Wastewater treatment options: USPOULTRY seminar clarifies options

USA - Sponsored by USPOULTRY, the 2018 Environmental Management Seminar focused on wastewater treatment options and new technology associated with the live production and processing of poultry and egg products
calendar icon 10 October 2018
clock icon 4 minute read

Industry professionals, consultants, university personnel and representatives of allied industry addressed a wide variety of topics including peracetic acid research, regulatory compliance, storm water management, water quality and data collection systems.

Dr Spyros Pavlostathis

Dr Spyros Pavlostathis, professor at the Georgia Institute of Technology, elaborated on research about the effects peracetic acid can have on poultry processing wastewater treatment. Funded by USPOULTRY, the objectives of the research were to test and adopt effective analytical methods for the detection and quantification of peracetic acid and hydroxyethylidene diphosphonic acid in complex wastewater matrices in addition to developing an effective methodology to mitigate any negative effects of peracetic acid solutions on biological treatment systems. The study also looked to assess the degree and extent of carryover into the various poultry processing waste streams and their stability if/when this occurs, as well as to quantify the peracetic acid and hydrogen peroxide decay rates under various conditions in poultry processing wastewater systems.

Stephen James, director of environmental engineering at Pilgrim’s, shared information on new advances in analytical monitoring for wastewater treatment. One of the useful technologies he discussed is luminescent technology. James explained, “Luminescent technology has been around for about 15 years now, but not everyone has embraced it. The state of South Carolina does not accept the luminescent dissolved oxygen meter to measure for dissolved oxygen levels. This technology uses special coding on the cap that reflects light to the photo diode, and it tells you what your actual dissolved oxygen level is. This system does not require membranes or calibration, but it does require some annual routine maintenance.”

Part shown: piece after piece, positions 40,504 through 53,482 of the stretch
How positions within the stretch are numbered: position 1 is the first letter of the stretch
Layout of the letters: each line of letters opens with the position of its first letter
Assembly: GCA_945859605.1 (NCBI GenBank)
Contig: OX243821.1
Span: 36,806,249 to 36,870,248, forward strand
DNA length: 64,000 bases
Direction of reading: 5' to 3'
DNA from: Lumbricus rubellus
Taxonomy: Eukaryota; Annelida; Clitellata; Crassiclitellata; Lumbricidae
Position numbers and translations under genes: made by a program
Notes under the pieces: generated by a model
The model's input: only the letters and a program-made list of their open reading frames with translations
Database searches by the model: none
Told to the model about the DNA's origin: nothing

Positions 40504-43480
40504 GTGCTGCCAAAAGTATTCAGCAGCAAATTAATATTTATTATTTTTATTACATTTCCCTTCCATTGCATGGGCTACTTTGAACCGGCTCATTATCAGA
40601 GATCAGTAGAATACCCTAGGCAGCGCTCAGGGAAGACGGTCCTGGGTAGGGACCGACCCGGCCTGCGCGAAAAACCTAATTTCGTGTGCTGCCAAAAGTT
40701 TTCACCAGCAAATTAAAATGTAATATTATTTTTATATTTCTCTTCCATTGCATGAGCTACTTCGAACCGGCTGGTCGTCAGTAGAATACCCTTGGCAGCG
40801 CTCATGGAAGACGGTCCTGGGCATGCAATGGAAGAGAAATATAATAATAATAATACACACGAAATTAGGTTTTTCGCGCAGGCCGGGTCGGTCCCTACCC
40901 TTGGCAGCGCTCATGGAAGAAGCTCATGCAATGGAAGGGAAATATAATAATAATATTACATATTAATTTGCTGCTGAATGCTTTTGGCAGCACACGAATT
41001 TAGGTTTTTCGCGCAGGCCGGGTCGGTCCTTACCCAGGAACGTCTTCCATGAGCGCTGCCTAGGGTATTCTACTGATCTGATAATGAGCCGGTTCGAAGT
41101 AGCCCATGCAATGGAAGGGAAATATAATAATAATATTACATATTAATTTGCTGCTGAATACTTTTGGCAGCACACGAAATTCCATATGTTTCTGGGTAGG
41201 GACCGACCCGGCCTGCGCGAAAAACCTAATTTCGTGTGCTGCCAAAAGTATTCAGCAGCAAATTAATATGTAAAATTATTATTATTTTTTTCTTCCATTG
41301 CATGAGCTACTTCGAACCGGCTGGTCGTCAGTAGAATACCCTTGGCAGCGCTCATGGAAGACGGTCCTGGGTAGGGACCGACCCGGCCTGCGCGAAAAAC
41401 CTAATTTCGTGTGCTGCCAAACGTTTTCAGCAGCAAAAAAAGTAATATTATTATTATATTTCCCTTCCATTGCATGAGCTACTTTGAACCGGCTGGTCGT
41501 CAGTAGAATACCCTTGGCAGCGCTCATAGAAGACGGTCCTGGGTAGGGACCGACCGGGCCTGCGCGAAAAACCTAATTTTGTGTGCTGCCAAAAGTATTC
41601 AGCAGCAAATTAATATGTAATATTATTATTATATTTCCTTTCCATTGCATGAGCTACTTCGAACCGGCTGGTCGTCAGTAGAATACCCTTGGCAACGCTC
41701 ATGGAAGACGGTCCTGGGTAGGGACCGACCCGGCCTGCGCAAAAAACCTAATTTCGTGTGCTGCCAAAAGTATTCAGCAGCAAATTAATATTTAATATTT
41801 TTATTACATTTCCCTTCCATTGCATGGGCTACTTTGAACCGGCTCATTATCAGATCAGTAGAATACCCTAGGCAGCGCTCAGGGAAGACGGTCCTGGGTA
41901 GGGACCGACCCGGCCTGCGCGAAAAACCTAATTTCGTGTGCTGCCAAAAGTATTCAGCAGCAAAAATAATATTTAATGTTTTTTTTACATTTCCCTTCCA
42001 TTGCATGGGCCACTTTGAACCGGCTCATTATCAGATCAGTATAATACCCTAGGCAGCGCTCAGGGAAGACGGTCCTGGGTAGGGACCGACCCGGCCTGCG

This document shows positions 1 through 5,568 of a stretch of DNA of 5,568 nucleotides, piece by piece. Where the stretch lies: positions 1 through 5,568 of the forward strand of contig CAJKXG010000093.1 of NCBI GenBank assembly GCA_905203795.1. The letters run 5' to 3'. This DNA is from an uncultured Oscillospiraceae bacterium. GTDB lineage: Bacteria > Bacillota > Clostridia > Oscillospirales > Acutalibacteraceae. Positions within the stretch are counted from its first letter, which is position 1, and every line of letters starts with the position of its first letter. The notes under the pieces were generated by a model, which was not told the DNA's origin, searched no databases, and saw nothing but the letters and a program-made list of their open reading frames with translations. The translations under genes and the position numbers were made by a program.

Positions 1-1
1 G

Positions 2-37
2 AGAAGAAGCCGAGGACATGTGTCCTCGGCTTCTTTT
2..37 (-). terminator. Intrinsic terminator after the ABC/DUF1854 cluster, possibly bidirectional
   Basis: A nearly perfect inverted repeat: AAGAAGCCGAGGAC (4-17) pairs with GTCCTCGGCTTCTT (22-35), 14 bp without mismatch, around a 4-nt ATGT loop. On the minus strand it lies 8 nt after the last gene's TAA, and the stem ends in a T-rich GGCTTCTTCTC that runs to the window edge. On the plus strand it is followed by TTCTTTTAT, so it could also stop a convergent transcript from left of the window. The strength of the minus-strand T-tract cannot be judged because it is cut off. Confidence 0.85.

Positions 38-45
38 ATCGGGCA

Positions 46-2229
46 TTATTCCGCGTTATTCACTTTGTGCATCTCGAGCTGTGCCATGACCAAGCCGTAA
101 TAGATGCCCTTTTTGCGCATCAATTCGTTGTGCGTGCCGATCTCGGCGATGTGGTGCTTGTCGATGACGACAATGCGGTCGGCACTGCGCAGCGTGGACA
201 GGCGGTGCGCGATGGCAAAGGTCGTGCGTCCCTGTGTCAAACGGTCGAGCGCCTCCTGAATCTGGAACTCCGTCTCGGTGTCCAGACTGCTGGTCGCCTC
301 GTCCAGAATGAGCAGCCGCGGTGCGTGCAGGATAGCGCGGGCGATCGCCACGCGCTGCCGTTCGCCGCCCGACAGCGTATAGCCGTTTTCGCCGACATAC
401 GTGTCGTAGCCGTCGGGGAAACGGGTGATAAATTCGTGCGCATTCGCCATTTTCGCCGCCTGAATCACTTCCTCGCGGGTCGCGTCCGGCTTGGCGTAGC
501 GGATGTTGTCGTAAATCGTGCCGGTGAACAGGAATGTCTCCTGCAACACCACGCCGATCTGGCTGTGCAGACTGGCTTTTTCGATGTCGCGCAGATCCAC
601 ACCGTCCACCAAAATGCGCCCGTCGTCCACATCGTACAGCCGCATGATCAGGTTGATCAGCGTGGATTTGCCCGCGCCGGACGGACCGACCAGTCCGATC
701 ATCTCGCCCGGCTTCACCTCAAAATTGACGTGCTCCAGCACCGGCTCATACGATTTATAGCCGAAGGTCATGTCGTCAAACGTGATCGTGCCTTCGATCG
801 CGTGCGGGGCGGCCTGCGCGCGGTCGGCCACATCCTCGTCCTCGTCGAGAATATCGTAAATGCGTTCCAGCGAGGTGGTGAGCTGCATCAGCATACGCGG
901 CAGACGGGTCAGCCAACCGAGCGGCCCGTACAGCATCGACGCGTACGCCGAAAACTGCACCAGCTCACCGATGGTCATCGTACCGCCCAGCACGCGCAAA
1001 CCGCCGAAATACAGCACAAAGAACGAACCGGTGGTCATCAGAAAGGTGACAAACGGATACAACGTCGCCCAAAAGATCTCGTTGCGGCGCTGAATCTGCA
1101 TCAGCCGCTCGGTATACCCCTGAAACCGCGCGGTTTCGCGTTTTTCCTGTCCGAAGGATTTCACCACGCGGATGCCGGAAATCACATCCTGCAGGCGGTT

Stephen James

Michele Boney, director of environmental health and safety at West Liberty Foods, discussed environmental management systems and ISO 14001 policies. She observed that while data collection can involve a lot of work, it can be helpful as questionnaires and documentation requests from customers regarding environmental practices are received. Boney iterated, “When developing your IS0 14001, writing a solid policy statement is important. Some people like to use a policy statement to outline their goals and to set objectives to determine their environmental aspects. You have to look at your daily environment and see what might affect it.”

USPOULTRY’s annual Clean Water Award winners were also announced at the conference. The award programme recognises poultry facilities that are excelling in their efforts to treat wastewater and reduce potable water demand by reusing treated wastewater where possible. Awards are given in two categories, pretreatment and full treatment. This year, Wayne Farms in Pendergrass, Ga., was named the winner in the full treatment category, and Pilgrim’s in Guntersville, Ala., won the award in the pretreatment category. Honorable mention awards were presented to Sanderson Farms in Waco, Texas, in the full treatment category and Tyson Foods in Sequin, Texas, in the pre-treatment category.

Ryan Johnson

Editor at The Poultry Site

Ryan worked in conservation from 2008 to 2017, during which time he operated a rainbow trout hatchery and helped to maintain public and protected green spaces in Canada for the Toronto and Region Conservation Authority. As editor of The Poultry Site, he now writes about challenges and opportunities in agriculture across the globe.

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